European leaders agreed with Britain on Thursday to delay Brexit by up to six months, saving the continent from what could have been a chaotic no-deal departure at the end of the week.
The deal struck during late night talks in Brussels means that if London remains in the EU after May 22, British voters will have to take part in European elections.
Prime Minister Theresa May and the other 27 EU leaders "have agreed a flexible extension until 31 October", European Council president Donald Tusk said in a tweet.
"This means additional six months for the UK to find the best possible solution."
France's President Emmanuel Macron was the strongest voice opposing a long extension, but most leaders backed it and the French had to settle for a promise that the delay will be reviewed at an EU summit on June 21.
Most of the leaders gathered for the emergency summit, including German Chancellor Angela Merkel, had backed a plan for Brexit to be postponed for up to a year.
But as the talks went into Thursday morning, Macron -- with backing from Belgium, Austria and some smaller EU states -- held out for a short delay of only a few weeks and demanded solid guarantees that London would not interfere in EU business during that time.
May has already said that if Britain is still an EU member when the European parliamentary election begins on May 23, UK voters will take part. But some EU leaders are unconvinced that she is sincere, despite one official telling reporters her presentation had been "solid".
Without a postponement, Britain would have ended its 46-year membership of the EU at midnight (2200 GMT) on Friday with no deal, risking economic chaos on both sides of the Channel.
May agreed a divorce deal with the EU last November but MPs in London have rejected it three times, forcing her to turn to the main opposition Labour party in a bid to find a way through.
'As soon as possible'
But these talks are moving slowly, and the prime minister is under intense pressure from hardline Brexit supporters in her Conservative party not to compromise.
As she arrived, May said she wanted to leave the EU "as soon as possible".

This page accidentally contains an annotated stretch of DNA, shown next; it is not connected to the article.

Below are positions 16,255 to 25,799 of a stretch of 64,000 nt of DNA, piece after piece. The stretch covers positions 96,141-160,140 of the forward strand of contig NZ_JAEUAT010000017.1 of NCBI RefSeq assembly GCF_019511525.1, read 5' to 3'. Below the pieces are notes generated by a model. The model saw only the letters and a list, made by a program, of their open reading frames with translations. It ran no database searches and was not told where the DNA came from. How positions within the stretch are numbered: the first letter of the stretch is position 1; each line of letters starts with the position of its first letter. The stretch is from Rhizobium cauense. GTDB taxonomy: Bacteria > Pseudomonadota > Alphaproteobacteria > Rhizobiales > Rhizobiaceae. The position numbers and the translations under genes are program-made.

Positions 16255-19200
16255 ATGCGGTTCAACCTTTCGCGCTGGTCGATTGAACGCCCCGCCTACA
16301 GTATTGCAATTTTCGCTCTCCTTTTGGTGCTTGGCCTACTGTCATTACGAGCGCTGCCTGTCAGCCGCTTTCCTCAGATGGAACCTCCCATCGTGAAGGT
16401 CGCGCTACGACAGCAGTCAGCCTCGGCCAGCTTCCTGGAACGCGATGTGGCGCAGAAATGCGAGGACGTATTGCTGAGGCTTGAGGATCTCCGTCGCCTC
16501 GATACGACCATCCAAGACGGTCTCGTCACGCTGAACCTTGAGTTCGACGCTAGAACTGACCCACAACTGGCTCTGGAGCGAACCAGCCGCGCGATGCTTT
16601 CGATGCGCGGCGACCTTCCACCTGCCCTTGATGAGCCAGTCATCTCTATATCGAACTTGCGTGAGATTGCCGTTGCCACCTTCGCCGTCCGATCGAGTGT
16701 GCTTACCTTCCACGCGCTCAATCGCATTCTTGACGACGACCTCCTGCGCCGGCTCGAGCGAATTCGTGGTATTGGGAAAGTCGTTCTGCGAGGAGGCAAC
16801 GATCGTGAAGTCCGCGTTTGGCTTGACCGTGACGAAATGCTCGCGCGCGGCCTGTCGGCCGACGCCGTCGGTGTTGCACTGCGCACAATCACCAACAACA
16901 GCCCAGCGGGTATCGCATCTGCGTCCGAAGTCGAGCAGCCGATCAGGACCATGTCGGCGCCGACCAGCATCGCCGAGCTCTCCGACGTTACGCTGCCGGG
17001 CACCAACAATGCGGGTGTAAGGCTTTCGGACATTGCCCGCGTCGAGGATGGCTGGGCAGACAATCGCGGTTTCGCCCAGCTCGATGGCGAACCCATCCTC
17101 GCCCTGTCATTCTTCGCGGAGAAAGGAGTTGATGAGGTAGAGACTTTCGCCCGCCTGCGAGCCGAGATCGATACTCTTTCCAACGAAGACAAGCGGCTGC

"I've asked for an extension to June 30 but what is important is that any extension enables us to leave at the point at which we ratify the withdrawal agreement," she said.
She said she still hoped to leave the EU on May 22, the last day before Britain must hold European Parliament elections.
For as long as Britain is in the EU, it must take part in bloc elections for them to be valid.
EU leaders have already agreed one delay to Brexit, from March 29 to April 12, and Tusk has warned there is "little reason to believe" the British parliament can ratify May's deal by June 30.
A draft copy of the summit conclusions seen by AFP before the leaders sat down to finalise it said "an extension should last only as long as necessary and, in any event, no longer than [XX.XX.XXXX]."
"If the withdrawal agreement is ratified by both parties before this date, the withdrawal will take place on the first day of the following month," the draft stated.
EU members want to ensure that a semi-detached Britain does not seek leverage in Brexit talks by intervening in choosing the next head of the European Commission or the next multi-year EU budget.
May's ministers have begun cross-party talks with Labour on a compromise to get the withdrawal agreement through the House of Commons.
Labour leader Jeremy Corbyn wants Britain to commit to remaining within the EU customs union, an idea that many in Europe would be keen to accommodate.
"We would be generous in negotiating that, understanding that the UK couldn't be a silent partner in such an arrangement -- it would have to have a say in decisions being made," Irish premier Leo Varadkar said as he arrived at the summit.